23 Secrets Your Financial Adviser Won’t Tell You
Read these before you trust ANYONE with your money.
Certified financial planners and NAPFA-registered financial advisers take a pledgeiStock/vgajic
They take a pledge to put their clients’ interests ahead of their own, but traditional stockbrokers aren’t held to the same standard, even if they’ve given themselves the title “financial adviser.” Follow these 11 money habits everyone should know before turning 40 to keep your finances in check.
Do some diggingiStock/Jacob Ammentorp Lund
Before you hand me the keys to your future, do some investigating. Use BrokerCheck at finra.org to see if I’ve been in trouble. Hopefully your financial advisor isn’t guilty of using these 12 tricks con artists use to win your trust.
I work on commissioniStock/UberImages
I typically make money whenever you buy a new product, and I’ve probably got monthly quotas to meet. That’s why I always seem to call with something to purchase at the end of the month. (If automated phone calls are your issue, find out how to stop robocalls for good.)
I may have other incentives to get you to buyiStock/stock_colors
If I sell to enough people, I could win a trip to the Caribbean, a new laptop, or a big bonus. (The guys behind the product may also have bought my dinner at Morton’s last week and sponsored our corporate golf tournament.) Skip it and follow these 56 easy tips for saving money.
Look for other optionsiStock/shapecharge
Before buying a mutual fund with a load, see if there is a better option. For every fund that has one of these sales charges, there’s usually a similar one that doesn’t. Steal these other 17 habits of people who are great at saving money.
Be careful with annuitiesiStock/vm
They pay me big commissions, but they’re not a good fit for many clients. Instead, steal these tips on how to retire early from people who did.
Stear clear of back-out feesiStock/dkcyun
Stay away from investments that have a fee to get back out. If you get married, get divorced, change jobs, or move, it can come back to bite you. Don’t miss these 16 other money mistakes even financial experts make.
There have been ten recessions since 1953iStock/kamisoka
I have no clue where the market is going, and neither does anyone else. So if someone promises a certain amount of growth, walk away. Instead, try these 4 habits that could make you a billionaire.
You’re spending way too muchiStock/Trevor Smith
But I’m not going to be the one to tell you to give up your cleaning lady or your fancy car—or me. Start by cutting out these 10 items you should never buy if you want a clutter-free home.
We can give discountsiStock/Cathy Yeulet
Some of us can give discounts, but you may not get one if you don’t ask. If I say no, you can still use these 8 new ways to save money online shopping.
Haven’t heard from me in a while?iStock/PeopleImages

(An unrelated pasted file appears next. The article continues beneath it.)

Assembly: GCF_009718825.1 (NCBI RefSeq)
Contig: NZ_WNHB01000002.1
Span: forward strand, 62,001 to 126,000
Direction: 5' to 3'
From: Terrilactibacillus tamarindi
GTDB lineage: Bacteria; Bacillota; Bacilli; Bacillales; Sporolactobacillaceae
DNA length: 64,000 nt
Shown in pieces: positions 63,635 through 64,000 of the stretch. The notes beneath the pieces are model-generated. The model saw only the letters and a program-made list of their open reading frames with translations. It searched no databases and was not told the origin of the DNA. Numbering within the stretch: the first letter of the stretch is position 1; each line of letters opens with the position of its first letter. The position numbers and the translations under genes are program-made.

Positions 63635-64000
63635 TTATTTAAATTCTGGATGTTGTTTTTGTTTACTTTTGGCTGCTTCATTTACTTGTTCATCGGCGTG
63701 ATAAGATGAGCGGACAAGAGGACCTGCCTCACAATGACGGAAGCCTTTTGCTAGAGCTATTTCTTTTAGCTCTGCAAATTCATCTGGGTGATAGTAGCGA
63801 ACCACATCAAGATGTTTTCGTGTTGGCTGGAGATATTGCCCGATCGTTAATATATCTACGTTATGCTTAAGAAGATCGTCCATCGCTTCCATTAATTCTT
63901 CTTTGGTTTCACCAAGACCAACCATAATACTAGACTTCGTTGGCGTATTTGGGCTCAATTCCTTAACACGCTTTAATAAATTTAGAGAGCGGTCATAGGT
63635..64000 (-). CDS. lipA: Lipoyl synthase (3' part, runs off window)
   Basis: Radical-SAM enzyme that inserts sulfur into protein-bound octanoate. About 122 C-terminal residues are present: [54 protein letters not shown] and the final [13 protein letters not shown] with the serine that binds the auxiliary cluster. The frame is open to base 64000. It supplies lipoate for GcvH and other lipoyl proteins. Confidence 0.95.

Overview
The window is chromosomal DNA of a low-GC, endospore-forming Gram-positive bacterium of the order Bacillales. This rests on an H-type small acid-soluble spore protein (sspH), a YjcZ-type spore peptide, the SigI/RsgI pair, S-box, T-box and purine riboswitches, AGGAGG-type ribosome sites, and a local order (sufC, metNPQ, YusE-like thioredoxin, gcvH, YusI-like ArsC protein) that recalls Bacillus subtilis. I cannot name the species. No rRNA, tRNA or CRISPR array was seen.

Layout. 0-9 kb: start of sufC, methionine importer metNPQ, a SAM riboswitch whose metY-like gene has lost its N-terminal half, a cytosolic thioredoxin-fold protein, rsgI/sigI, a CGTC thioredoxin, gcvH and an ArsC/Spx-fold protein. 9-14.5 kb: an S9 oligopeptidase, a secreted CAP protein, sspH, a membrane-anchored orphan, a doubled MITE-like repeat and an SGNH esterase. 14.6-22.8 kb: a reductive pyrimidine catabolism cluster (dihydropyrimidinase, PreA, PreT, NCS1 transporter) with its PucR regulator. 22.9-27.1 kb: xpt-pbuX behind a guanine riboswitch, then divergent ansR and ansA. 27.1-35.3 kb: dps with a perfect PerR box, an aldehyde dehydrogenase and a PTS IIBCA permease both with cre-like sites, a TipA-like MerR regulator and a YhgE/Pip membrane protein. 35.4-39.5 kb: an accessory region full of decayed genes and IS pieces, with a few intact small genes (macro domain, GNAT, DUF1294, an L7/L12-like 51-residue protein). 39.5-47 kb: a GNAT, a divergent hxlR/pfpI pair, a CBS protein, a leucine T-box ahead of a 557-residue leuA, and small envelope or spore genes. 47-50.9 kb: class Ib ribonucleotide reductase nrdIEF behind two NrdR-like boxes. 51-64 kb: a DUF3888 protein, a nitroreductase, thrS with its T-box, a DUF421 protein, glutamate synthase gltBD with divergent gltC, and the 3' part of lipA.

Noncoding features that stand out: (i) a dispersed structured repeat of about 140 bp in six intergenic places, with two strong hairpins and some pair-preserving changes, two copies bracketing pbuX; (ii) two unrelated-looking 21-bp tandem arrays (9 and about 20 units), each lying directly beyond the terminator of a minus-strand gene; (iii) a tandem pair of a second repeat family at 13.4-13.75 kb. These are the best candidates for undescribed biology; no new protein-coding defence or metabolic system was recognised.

Not a good sign. I don’t like to be the bearer of bad news.
Everyone wants no feesiStock/opolja
They also want no risk and double-digit returns. I want a pot of gold at the end of the rainbow.
Don’t get too excitediStock/m-imagephotography
If it sounds too good to be true, it probably is. Use these 10 tricks for being less gullible before signing up for anything.
If you ask me, “How are you getting paid?”iStock/AndreyPopov
And I say, “Don’t worry about that. My company pays me,” that’s not a good sign.
Sure, I can help you buy 100 shares of IBMiStock/Georgijevic
But why pay me, when you can do it on E*Trade for less than you’d pay for a large pizza? Find out how finance experts would spend extra cash.
It’s not a do-it-yourself jobiStock/Geber86
You pay a carpenter to redo your kitchen, you pay a plumber to fix your toilet, and a tutor to help your kid get into college. Yet when it comes to the most important area of your life—your financial future—suddenly you think you’re qualified for a do-it-yourself project? Here are 12 more projects you should never do yourself.
We’ve all heard it a thousand times: buy low and sell highiStock/kasto80
But when the stock market was at historic lows, none of you would put your money in.
I am your inside sourceiStock/g-stockstudio
If you’re getting your stock tips from Jim Cramer’s Mad Money and CNBC, you’re waaaay late. One thing you can try? This $5 savings hack that helped one woman save more than $40,000.
I am not a marriage counseloriStock/Izabela Habur
I’d rather not work out some argument you two are having over whether you can afford a 52-inch flat screen. Find out how to work through financial problems in a marriage on your own.
You’re paying me for financial adviceiStock/elenaleonova
Please come to me before you invest a bunch of money in something you don’t understand. I had a client last year who put $80,000 in a currency trading investment that was supposed to pay him $4,000 a month. Of course it was a Ponzi scheme that stopped paying after three months. If he had asked me up front, I could have told him it wasn’t legit. Even if you aren’t investing, watch out for these 10 phone scams that want your money.
Some people say you need at least five times your incomeiStock/bernie
But this will vary depending on how much you earn, your family’s living expenses and other variables. Check out the How Much Life Insurance Do I Need? Calculator at bankrate.com. Saving for college? Learn money habits of parents who sent their kids to school without loans.
Paying off your mortgage may be a great ideaiStock/Yuri_Arcurs
But I’d rather get paid to manage that money for you. Don’t miss these 12 hidden costs every new home buyer should know.
Despite what you’ve read about Bernie Madoff, I am not going to steal your moneyiStock/South_agency
Frankly, you just don’t have enough. If I was going to risk my entire career and life, you’d need to have $100 million, not $500,000.